The Revs Institute to Recreate The Red Devil’s Ride at FOS
Jenatzy’s Drive in the 1908 Mors Celebrated at Goodwood Festival of Speed
The Revs Institute for Automotive Research took its 1908 Mors overseas to roar up Goodwood’s famed hillclimb course, in a recreation of ‘The Red Devil’s Ride’ at the Festival of Speed this last weekend. The big French Grand Prix machine participated in a recreation of its history with Camille Jenatzy, an accomplished road racer known as “The Red Devil”, thanks to his red beard, who piloted the imposing 2750-pound, 12.5-liter, 100-horsepower Mors in the 1908 French Grand Prix.
Among Jenatzy’s many impressive accomplishments was winning the 1903 Gordon Bennett Cup, however, possibly the most interesting fact about Camille Jenatzy’s life, was his death. Intending to scare guests at his hunting lodge, he hid out and made ominous bear-like growling sounds to scare them. Startled by the animal noises, one of his guests shot him!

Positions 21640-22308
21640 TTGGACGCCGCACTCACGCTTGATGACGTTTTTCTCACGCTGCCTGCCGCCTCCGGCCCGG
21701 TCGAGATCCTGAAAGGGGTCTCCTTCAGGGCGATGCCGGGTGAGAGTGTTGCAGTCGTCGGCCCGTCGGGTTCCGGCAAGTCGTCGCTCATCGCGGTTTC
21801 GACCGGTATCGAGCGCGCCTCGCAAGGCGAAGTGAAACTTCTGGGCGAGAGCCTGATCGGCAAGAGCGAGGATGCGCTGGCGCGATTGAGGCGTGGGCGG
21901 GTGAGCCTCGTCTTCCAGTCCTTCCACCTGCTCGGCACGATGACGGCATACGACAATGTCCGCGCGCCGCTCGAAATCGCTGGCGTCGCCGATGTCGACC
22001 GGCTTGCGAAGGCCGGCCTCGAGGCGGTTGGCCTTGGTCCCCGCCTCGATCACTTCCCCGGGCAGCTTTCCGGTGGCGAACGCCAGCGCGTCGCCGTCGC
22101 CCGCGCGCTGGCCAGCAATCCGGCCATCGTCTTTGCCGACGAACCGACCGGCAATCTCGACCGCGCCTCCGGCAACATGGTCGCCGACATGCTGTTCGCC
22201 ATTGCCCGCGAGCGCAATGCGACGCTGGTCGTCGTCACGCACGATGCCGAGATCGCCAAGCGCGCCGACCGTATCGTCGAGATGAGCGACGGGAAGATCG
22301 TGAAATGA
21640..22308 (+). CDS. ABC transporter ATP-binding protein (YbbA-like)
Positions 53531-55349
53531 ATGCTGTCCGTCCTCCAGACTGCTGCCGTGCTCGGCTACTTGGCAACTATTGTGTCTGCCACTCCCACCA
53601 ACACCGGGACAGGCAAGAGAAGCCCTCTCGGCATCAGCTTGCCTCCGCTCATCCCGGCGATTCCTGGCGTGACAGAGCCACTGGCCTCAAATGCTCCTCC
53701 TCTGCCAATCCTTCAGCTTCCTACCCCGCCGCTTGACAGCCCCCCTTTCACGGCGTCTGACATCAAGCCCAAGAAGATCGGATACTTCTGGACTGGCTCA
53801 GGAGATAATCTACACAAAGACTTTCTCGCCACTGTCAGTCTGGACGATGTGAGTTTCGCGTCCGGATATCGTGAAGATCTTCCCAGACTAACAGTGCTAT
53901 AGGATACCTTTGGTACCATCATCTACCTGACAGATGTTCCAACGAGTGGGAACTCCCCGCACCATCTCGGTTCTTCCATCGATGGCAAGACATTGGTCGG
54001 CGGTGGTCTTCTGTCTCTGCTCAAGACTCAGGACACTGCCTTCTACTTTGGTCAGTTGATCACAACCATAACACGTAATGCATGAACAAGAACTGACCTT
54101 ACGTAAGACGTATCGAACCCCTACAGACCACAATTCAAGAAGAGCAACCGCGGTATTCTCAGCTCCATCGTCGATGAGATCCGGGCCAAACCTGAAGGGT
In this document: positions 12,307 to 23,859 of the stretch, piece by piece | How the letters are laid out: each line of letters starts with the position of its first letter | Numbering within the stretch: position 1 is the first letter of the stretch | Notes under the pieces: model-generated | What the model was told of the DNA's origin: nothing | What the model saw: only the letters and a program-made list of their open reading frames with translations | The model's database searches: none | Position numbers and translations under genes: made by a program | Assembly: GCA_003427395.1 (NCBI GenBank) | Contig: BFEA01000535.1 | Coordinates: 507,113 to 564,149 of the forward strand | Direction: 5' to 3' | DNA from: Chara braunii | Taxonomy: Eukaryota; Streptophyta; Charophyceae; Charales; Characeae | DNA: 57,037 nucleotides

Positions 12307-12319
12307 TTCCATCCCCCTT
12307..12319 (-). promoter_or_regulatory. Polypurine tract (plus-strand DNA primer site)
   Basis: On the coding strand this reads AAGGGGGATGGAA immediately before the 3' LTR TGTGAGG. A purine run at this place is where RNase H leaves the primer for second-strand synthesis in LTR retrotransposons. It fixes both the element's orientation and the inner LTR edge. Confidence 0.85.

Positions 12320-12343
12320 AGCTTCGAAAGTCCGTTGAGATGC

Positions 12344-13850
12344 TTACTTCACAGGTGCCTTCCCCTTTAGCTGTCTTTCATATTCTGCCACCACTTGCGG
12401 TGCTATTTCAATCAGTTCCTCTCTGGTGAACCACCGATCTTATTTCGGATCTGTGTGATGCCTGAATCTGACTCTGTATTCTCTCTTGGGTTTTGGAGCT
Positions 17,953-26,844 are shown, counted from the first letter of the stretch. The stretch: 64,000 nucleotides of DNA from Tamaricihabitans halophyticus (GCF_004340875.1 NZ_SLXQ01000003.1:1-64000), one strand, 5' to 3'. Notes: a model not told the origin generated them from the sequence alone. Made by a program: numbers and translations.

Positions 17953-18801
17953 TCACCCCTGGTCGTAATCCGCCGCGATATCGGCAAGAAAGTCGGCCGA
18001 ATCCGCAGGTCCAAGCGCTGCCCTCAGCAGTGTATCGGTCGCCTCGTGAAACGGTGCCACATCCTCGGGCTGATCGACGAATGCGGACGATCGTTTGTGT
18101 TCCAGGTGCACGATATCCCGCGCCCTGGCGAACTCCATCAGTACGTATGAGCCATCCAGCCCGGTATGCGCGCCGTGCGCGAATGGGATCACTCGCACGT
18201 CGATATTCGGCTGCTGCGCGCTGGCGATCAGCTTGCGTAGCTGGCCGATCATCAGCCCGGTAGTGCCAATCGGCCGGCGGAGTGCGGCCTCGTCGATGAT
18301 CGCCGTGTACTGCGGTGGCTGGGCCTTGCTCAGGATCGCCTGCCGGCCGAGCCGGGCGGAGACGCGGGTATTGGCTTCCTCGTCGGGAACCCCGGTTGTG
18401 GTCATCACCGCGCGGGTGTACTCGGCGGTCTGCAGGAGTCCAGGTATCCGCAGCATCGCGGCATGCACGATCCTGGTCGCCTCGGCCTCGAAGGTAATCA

Ironic he should die in such a manner, given Jenatzy’s record as a race driver at a time when that activity could easily be fatal. Consider the day in 1899 when he became the first man to drive more than 100 km/h, piloting the electric car La Jamais Contente.
For the 1908 French Grand Prix, Jenatzy, in the Mors, only managed to finish 16th, nearly an hour and half behind the winning Mercedes. The 1908 Grand Prix was Mors’ last major effort in competition. The company had been restructured following the panic of 1907, and by 1909 the American Mors was discontinued.
Now part of The Revs Institute’s Collier Collection, the Mors, with its12.5 liter 4-cylinder engine, performed admirably in Goodwood’s famed hillclimb course as part of the Clash of the Titans, Pre-War GP Batch 1, Class I group at the Festival, running all three days, June 26 – 28th. Playing the role of ‘The Red Devil’ was the renowned restorer and driver of such vintage machines, Eddie Berrisford. Rest assured, he was careful to make no growling sounds of any sort.
“Commemorating Camille Jenatzy’s famous ride with the 1908 Mors at this year’s Goodwood Festival of Speed was exhilarating and educational” Scott George, vice president and curator of The Revs Institute said. “The Red Devil’s place in history, shown in context with our wonderfully preserved Mors created a spectacle visitors will long remember”.